Publishers in Ukraine angry at government’s Russian book ban

Publishers in Ukraine angry at government’s Russian book ban

15 February 2017

Ukrainian publishers have spoken out against their government’s ban on importing books from Russia, arguing that it will lead to the establishment of a black market and have a detrimental effect on the domestic publishing industry.

According to statistics published by the Guardian, titles from Russia make up around 60% of all books sold in Ukraine, with approximately 100,000 sales a year.

In an interview with Publishing Perspectives, the head of the Ukrainian Association of Publishers and Booksellers, Alexander Afonin, expressed concern that the ban would lead to a shortage of books and result in an underground black market. He added that while Ukrainian publishers had been forced to begin proceedings for the termination or suspension of agreements with Russian distributors, the government has yet to offer compensation for any losses experienced because of the ban.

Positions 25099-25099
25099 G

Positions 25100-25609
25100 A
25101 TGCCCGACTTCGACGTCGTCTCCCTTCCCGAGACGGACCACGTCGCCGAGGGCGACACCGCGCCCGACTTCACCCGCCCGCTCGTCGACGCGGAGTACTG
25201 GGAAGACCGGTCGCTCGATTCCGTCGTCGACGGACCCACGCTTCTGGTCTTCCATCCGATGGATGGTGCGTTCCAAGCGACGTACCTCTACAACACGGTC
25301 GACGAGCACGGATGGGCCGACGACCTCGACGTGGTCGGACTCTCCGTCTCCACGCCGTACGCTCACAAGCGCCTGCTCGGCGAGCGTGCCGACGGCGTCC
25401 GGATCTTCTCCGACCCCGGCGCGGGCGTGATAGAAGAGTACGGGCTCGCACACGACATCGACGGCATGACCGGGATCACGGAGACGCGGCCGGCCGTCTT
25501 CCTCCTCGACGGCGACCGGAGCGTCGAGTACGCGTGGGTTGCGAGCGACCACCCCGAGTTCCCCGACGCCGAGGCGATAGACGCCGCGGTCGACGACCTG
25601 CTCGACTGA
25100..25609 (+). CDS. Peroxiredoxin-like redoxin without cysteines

His concern was echoed by Ivan Stepurin, who heads up leading Ukrainian publishing house Summit Books.

“[L]ocal publishers don’t have sufficient resources to replace banned books from Russia. With translation and rights costs so high, the ban will result in a shortage of books [...] especially in educational literature and world classics, where the local publishers’ impact has always been slight,” he commented.

Others voiced anger that advice from industry experts suggesting careful restrictions had been ignored in favour of the outright ban, with seemingly little thought for possible damage to the economy. When questioned on the reasons behind the ban, Inna Yehorova, first secretary at the Ukrainian embassy in the UK, told the Guardian that the ban was meant to act as “a mechanism restricting access to the Ukrainian market for foreign anti-Ukrainian printed matter content”. She added that the ban does not apply to books carried in personal luggage, if carrying fewer than ten copies in total.

The ban, which came into force on 1 January and is expected to last until at least 1 April, comes after Ukrainian President Petro Poroshenko signed a law on 30 December 2016 restricting imports of “foreign products with anti-Ukrainian content”.

Last April, Mr Poroshenko approved a bill banning all Russian films produced or shown for the first time from 1 January 2014, with the ban extending to Russian films seen as popularising law enforcement agencies and the military, regardless of release date.

Source: The Guardian